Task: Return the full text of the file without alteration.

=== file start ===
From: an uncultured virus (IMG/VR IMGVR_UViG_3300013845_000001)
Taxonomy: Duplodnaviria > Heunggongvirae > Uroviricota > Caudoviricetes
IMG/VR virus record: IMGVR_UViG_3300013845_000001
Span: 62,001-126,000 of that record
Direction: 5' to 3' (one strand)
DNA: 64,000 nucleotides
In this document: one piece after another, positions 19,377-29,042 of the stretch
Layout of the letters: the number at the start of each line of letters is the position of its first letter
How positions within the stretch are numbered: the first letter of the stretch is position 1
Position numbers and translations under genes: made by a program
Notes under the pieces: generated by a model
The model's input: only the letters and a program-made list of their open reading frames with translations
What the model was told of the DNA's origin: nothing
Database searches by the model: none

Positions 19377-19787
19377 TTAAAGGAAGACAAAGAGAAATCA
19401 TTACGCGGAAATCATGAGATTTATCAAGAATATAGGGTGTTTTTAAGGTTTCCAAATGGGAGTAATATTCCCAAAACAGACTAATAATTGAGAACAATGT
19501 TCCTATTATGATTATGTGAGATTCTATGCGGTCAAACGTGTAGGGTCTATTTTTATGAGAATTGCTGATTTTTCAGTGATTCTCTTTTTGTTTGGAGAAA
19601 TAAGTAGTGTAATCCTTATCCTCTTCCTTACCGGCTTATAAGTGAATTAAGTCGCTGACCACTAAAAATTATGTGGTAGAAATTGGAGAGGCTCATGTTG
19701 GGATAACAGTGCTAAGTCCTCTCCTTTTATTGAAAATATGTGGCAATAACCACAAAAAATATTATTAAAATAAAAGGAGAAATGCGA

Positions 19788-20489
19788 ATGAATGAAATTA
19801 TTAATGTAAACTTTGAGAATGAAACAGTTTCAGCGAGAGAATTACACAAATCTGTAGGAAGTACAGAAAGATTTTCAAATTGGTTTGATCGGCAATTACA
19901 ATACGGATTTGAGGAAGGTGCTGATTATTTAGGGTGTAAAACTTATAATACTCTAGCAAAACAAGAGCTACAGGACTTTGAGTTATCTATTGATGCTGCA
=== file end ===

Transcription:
From: an uncultured virus (IMG/VR IMGVR_UViG_3300013845_000001)
Taxonomy: Duplodnaviria > Heunggongvirae > Uroviricota > Caudoviricetes
IMG/VR virus record: IMGVR_UViG_3300013845_000001
Span: 62,001-126,000 of that record
Direction: 5' to 3' (one strand)
DNA: 64,000 nucleotides
In this document: one piece after another, positions 19,377-29,042 of the stretch
Layout of the letters: the number at the start of each line of letters is the position of its first letter
How positions within the stretch are numbered: the first letter of the stretch is position 1
Position numbers and translations under genes: made by a program
Notes under the pieces: generated by a model
The model's input: only the letters and a program-made list of their open reading frames with translations
What the model was told of the DNA's origin: nothing
Database searches by the model: none

Positions 19377-19787
19377 TTAAAGGAAGACAAAGAGAAATCA
19401 TTACGCGGAAATCATGAGATTTATCAAGAATATAGGGTGTTTTTAAGGTTTCCAAATGGGAGTAATATTCCCAAAACAGACTAATAATTGAGAACAATGT
19501 TCCTATTATGATTATGTGAGATTCTATGCGGTCAAACGTGTAGGGTCTATTTTTATGAGAATTGCTGATTTTTCAGTGATTCTCTTTTTGTTTGGAGAAA
19601 TAAGTAGTGTAATCCTTATCCTCTTCCTTACCGGCTTATAAGTGAATTAAGTCGCTGACCACTAAAAATTATGTGGTAGAAATTGGAGAGGCTCATGTTG
19701 GGATAACAGTGCTAAGTCCTCTCCTTTTATTGAAAATATGTGGCAATAACCACAAAAAATATTATTAAAATAAAAGGAGAAATGCGA

Positions 19788-20489
19788 ATGAATGAAATTA
19801 TTAATGTAAACTTTGAGAATGAAACAGTTTCAGCGAGAGAATTACACAAATCTGTAGGAAGTACAGAAAGATTTTCAAATTGGTTTGATCGGCAATTACA
19901 ATACGGATTTGAGGAAGGTGCTGATTATTTAGGGTGTAAAACTTATAATACTCTAGCAAAACAAGAGCTACAGGACTTTGAGTTATCTATTGATGCTGCA